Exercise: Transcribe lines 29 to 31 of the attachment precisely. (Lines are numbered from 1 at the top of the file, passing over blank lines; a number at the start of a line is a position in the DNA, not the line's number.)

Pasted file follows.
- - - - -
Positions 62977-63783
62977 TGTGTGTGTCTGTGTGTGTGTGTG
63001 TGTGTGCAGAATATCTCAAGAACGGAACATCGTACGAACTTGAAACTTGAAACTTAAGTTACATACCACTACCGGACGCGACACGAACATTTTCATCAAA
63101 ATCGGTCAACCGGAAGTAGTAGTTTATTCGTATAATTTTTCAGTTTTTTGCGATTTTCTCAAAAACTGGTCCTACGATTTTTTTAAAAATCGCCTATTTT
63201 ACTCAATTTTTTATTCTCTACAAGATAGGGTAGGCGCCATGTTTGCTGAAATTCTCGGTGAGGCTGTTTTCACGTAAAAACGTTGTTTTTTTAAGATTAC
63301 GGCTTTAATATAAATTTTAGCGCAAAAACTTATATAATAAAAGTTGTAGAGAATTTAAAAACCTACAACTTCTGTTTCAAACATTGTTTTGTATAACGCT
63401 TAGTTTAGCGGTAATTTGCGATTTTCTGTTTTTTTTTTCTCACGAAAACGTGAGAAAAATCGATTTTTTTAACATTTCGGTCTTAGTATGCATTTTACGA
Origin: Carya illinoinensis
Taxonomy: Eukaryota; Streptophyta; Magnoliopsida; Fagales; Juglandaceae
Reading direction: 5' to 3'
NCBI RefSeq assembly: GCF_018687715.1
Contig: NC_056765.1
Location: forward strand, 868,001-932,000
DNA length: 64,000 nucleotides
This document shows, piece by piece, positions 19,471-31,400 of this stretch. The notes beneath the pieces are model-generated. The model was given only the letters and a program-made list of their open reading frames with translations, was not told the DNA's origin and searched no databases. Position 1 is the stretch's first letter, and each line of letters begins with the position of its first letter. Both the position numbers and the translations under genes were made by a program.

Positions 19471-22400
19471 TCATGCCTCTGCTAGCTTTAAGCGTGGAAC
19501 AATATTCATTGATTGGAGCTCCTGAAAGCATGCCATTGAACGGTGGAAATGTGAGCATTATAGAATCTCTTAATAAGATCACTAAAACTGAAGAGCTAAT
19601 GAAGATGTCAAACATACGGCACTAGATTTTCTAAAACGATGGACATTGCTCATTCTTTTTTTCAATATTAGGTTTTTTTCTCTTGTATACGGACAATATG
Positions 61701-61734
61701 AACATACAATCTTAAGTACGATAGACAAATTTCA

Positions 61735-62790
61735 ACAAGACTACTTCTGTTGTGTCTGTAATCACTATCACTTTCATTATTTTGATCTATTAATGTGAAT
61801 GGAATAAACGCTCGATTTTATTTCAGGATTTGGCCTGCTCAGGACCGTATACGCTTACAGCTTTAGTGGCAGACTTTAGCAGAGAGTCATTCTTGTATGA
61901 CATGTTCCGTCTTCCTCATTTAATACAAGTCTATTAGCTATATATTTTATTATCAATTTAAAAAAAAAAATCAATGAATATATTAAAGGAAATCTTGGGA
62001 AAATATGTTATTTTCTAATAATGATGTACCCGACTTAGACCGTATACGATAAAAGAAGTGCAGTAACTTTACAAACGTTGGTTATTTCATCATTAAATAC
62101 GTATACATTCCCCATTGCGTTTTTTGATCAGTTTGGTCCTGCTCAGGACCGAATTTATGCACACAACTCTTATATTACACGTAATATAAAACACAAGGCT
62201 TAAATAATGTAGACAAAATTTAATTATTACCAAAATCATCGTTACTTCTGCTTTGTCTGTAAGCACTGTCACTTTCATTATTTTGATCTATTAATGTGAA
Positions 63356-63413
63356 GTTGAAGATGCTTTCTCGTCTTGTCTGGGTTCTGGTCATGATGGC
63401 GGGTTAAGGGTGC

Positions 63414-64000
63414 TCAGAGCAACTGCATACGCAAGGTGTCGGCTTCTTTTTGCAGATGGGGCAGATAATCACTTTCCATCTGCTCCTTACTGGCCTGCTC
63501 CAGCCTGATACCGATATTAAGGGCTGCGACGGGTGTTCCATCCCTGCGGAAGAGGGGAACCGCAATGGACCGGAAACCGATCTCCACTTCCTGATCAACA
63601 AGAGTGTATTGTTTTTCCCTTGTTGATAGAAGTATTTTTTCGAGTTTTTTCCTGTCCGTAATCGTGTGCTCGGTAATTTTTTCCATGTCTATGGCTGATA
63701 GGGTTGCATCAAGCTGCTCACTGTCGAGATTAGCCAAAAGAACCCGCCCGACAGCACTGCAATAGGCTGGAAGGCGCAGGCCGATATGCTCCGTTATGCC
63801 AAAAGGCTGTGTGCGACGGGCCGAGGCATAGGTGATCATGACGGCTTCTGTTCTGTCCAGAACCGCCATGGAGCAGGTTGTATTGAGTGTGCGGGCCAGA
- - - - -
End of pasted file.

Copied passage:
Positions 63356-63413
63356 GTTGAAGATGCTTTCTCGTCTTGTCTGGGTTCTGGTCATGATGGC
63401 GGGTTAAGGGTGC